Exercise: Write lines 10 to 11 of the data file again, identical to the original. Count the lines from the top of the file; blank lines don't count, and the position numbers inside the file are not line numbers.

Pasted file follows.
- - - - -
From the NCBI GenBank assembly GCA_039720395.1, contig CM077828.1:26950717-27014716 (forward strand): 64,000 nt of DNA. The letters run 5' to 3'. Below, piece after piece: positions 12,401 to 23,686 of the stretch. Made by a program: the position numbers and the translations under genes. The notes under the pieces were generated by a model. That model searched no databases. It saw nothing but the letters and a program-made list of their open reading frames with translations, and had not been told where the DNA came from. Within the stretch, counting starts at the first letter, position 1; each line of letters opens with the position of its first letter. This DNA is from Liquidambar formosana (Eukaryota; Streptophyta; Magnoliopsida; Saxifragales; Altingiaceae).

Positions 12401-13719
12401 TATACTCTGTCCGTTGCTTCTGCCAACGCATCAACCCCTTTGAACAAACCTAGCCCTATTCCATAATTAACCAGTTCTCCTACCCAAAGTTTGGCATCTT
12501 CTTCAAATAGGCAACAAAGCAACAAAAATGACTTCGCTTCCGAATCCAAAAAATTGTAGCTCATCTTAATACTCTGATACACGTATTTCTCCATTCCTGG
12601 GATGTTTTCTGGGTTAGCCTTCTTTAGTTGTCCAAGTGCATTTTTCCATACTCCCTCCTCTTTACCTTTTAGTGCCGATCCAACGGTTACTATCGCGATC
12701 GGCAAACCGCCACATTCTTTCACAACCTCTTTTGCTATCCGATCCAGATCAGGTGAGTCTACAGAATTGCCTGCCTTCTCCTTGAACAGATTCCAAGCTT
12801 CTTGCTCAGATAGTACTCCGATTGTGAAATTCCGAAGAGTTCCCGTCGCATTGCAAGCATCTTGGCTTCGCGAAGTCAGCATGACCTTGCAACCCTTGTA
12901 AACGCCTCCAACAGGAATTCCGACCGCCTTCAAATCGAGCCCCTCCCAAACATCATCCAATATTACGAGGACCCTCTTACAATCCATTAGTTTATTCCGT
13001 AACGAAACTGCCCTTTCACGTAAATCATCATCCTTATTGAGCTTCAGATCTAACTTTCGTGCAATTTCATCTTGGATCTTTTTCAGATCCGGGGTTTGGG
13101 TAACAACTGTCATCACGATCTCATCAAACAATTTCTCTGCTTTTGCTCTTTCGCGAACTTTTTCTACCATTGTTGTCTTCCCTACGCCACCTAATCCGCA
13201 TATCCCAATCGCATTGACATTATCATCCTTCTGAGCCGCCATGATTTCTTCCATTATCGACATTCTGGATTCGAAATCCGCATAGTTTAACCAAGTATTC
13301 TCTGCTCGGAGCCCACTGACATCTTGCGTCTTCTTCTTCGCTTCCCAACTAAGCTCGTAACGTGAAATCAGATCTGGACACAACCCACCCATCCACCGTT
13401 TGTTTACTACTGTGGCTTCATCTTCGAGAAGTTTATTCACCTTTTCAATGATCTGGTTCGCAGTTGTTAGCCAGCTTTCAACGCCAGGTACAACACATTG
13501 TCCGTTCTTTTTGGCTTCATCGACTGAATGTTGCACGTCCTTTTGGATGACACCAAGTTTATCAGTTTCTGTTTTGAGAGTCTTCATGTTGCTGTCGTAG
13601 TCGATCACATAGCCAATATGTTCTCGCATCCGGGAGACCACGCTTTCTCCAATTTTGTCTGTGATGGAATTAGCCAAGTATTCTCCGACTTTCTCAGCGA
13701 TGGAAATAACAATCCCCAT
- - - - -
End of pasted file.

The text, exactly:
13101 TAACAACTGTCATCACGATCTCATCAAACAATTTCTCTGCTTTTGCTCTTTCGCGAACTTTTTCTACCATTGTTGTCTTCCCTACGCCACCTAATCCGCA
13201 TATCCCAATCGCATTGACATTATCATCCTTCTGAGCCGCCATGATTTCTTCCATTATCGACATTCTGGATTCGAAATCCGCATAGTTTAACCAAGTATTC